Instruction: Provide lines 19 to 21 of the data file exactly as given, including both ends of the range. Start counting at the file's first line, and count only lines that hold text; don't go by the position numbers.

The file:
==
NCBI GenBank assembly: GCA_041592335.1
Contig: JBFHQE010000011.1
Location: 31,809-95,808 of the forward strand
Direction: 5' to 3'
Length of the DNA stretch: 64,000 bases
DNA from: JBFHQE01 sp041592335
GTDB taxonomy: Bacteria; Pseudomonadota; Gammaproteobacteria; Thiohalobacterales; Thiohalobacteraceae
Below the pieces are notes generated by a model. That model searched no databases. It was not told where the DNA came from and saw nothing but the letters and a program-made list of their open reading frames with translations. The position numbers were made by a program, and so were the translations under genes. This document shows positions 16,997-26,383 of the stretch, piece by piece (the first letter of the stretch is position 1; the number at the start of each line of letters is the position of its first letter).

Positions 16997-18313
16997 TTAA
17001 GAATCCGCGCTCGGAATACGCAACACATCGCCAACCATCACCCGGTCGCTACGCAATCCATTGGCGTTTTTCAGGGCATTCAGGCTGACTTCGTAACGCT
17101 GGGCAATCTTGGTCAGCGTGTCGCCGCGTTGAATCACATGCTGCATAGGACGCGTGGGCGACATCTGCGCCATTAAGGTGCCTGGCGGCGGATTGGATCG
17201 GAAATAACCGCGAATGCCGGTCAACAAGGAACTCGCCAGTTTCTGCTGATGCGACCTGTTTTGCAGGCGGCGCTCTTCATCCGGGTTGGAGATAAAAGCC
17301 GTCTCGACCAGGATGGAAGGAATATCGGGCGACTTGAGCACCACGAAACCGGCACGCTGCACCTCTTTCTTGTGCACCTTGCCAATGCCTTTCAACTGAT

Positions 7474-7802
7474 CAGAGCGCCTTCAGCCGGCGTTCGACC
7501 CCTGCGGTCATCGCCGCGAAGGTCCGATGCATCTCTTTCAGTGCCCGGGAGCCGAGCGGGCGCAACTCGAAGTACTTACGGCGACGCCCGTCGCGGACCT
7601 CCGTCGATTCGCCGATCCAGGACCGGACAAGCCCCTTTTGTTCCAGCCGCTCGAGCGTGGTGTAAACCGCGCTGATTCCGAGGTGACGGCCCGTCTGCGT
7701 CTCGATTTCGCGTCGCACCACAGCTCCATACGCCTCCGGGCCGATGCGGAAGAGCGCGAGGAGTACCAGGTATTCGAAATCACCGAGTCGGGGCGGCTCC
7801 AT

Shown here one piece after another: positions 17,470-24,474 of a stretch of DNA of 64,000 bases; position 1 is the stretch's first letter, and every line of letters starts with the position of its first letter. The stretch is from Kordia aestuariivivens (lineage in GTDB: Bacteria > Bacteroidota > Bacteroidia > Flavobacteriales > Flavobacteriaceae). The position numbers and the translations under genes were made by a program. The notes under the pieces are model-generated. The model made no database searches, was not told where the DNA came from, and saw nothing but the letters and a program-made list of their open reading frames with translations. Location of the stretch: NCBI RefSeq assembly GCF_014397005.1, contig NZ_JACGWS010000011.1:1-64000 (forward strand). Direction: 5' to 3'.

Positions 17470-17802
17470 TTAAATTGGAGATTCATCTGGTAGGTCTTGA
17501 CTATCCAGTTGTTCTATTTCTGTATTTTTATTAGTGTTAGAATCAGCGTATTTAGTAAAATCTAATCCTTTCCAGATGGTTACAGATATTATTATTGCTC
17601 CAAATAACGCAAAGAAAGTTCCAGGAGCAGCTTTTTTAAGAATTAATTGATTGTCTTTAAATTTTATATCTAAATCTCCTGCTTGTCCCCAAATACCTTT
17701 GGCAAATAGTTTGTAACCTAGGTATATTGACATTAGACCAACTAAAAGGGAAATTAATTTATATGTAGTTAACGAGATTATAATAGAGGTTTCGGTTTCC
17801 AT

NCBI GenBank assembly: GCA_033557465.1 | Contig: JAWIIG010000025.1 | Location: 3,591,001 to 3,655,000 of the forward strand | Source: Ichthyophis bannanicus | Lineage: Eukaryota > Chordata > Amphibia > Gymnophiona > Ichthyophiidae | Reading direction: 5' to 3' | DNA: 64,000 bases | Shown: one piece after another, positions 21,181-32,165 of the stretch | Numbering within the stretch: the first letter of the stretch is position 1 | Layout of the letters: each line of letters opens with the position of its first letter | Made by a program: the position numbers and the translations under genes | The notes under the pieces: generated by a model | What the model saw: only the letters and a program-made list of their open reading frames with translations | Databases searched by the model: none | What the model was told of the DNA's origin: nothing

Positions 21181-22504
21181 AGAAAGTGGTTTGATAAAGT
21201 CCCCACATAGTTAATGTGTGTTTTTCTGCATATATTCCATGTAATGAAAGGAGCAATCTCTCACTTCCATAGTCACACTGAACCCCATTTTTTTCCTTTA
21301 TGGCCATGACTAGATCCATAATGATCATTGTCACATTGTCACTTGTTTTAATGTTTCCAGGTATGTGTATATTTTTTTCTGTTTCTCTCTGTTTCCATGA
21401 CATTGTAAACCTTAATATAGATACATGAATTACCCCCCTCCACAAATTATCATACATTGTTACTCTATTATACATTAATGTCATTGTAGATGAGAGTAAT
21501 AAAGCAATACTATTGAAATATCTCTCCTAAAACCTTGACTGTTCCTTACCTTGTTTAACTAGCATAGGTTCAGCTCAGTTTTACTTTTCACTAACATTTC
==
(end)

7701 CTCGATTTCGCGTCGCACCACAGCTCCATACGCCTCCGGGCCGATGCGGAAGAGCGCGAGGAGTACCAGGTATTCGAAATCACCGAGTCGGGGCGGCTCC
7801 AT

Shown here one piece after another: positions 17,470-24,474 of a stretch of DNA of 64,000 bases; position 1 is the stretch's first letter, and every line of letters starts with the position of its first letter. The stretch is from Kordia aestuariivivens (lineage in GTDB: Bacteria > Bacteroidota > Bacteroidia > Flavobacteriales > Flavobacteriaceae). The position numbers and the translations under genes were made by a program. The notes under the pieces are model-generated. The model made no database searches, was not told where the DNA came from, and saw nothing but the letters and a program-made list of their open reading frames with translations. Location of the stretch: NCBI RefSeq assembly GCF_014397005.1, contig NZ_JACGWS010000011.1:1-64000 (forward strand). Direction: 5' to 3'.